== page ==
Welcome to my first author interview! I usually do character interviews with authors, but I felt like that type of interview wouldn’t do the children’s book Noah the Narwhal justice.
All illustrations in this post have been created by Sarah Gould.
This book is truly one of my favourite children’s books of last year. The illustrations are adorable and the writing style is to-the-point and descriptive. You can read my full review here.
I was really drawn to the idea of this creature with a horn that could be inverted to evoke the feeling of a migraine. And, much like narwhals themselves, all too many people think migraines aren’t a real thing!
2. I loved the illustration where Noah is tusk-brushing his tusk with a toothbrush! What was your favourite illustration in the book?
3. How did you and Sarah Gould (the illustrator) decide which illustrations to use?
4. What do you think children will like about the story?
5. What do you want children to understand through the story?
I guess there are two sides to what I hope my readers take away from the book. One is a validation of their own experiences, whether that’s from their own disability or just up and down days. We all need understanding and kindness, and to know that people will be there for us. The other is to help grow the reader’s sense of empathy and thoughtfulness. We are each a part of many communities, and those communities each include many people who deal with invisible disabilities. Having the tools to recognize, understand and love makes an enormous difference to individual lives and group cultures.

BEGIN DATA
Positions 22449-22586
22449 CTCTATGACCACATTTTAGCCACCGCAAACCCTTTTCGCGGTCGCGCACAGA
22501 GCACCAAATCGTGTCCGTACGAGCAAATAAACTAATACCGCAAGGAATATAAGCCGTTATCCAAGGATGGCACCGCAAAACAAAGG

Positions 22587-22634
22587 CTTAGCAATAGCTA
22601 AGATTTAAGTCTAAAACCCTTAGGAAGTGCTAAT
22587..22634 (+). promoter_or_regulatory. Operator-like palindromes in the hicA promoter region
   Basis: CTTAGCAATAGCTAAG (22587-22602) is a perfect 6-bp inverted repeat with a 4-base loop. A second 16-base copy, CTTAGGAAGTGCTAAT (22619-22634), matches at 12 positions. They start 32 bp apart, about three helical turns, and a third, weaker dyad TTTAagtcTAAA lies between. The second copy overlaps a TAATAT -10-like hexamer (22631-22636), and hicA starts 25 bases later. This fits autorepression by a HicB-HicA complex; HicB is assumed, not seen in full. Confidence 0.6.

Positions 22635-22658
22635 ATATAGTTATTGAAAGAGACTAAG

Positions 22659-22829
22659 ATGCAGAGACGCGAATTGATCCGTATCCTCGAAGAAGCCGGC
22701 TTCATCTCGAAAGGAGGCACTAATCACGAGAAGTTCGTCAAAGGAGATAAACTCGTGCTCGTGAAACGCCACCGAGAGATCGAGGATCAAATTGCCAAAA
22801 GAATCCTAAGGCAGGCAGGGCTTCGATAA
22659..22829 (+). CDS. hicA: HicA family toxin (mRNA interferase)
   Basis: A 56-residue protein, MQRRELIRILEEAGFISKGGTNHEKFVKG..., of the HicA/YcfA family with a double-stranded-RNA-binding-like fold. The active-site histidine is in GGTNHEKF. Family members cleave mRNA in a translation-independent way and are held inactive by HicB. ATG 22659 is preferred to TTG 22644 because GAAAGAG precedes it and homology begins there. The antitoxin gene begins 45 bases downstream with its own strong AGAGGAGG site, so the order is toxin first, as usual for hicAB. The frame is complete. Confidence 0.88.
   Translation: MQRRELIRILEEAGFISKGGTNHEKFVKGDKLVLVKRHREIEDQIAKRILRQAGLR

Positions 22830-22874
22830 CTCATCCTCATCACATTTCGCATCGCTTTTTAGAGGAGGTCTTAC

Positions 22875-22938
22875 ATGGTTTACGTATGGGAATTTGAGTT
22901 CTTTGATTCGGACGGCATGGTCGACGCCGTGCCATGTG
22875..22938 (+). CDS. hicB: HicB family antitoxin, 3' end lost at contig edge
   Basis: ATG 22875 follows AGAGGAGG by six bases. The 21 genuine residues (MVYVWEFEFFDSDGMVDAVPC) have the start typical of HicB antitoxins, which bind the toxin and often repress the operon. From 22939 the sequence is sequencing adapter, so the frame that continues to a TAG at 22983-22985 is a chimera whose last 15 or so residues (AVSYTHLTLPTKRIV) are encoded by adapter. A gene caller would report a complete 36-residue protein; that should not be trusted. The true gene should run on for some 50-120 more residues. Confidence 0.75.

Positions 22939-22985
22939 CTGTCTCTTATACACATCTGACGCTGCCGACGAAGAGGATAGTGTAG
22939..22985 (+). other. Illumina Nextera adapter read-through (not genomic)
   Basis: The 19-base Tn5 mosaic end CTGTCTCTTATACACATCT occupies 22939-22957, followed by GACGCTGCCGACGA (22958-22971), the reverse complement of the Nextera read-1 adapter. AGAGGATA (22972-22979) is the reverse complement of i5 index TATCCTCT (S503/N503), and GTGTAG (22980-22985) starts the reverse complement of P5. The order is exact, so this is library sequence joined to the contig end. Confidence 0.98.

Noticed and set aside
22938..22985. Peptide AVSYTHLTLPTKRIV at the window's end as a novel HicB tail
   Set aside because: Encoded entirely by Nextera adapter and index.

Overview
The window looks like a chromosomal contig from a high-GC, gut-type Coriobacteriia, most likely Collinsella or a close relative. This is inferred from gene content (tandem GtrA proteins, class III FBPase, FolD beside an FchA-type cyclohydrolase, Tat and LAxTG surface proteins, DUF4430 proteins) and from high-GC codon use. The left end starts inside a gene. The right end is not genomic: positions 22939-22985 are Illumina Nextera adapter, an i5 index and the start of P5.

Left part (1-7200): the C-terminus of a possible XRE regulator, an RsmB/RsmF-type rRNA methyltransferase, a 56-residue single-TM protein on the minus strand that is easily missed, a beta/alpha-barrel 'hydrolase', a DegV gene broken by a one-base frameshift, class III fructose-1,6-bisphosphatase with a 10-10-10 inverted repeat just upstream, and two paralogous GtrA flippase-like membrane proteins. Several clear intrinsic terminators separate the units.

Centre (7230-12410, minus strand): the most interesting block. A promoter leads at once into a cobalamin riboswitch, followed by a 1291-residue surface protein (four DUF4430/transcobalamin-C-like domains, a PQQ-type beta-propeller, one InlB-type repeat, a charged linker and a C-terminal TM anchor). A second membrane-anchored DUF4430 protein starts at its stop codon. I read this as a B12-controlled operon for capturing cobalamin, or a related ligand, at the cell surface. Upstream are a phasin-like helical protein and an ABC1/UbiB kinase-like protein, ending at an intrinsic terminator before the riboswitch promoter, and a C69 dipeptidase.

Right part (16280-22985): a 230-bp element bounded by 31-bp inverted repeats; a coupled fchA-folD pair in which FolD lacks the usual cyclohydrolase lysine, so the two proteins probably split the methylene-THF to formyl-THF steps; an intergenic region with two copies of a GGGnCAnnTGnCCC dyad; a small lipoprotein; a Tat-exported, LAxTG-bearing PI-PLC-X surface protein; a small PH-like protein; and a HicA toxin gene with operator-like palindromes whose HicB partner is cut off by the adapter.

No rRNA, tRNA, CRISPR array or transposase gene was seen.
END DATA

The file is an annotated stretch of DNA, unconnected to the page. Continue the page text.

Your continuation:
6. What are some of your favourite lines from the book?
Judith Klausner is a migrainey land mammal from Somerville, Massachusetts. She channels her experience of invisible disability (and everything else) into her creative endeavors. She often makes art using unusual materials from her surroundings, and plays with her food both recreationally and professionally. When not creating works of art, she likes to throw fancy dress tea parties. Seeing a lack of characters like herself in picture books, Judith set to work contributing to filling this void, and she hopes that Noah will help other disabled folks of all ages feel less isolated.
I loved the story! If you’d like to read the book, check it out on Goodreads. Read my review to find out what I thought about this wonderful book.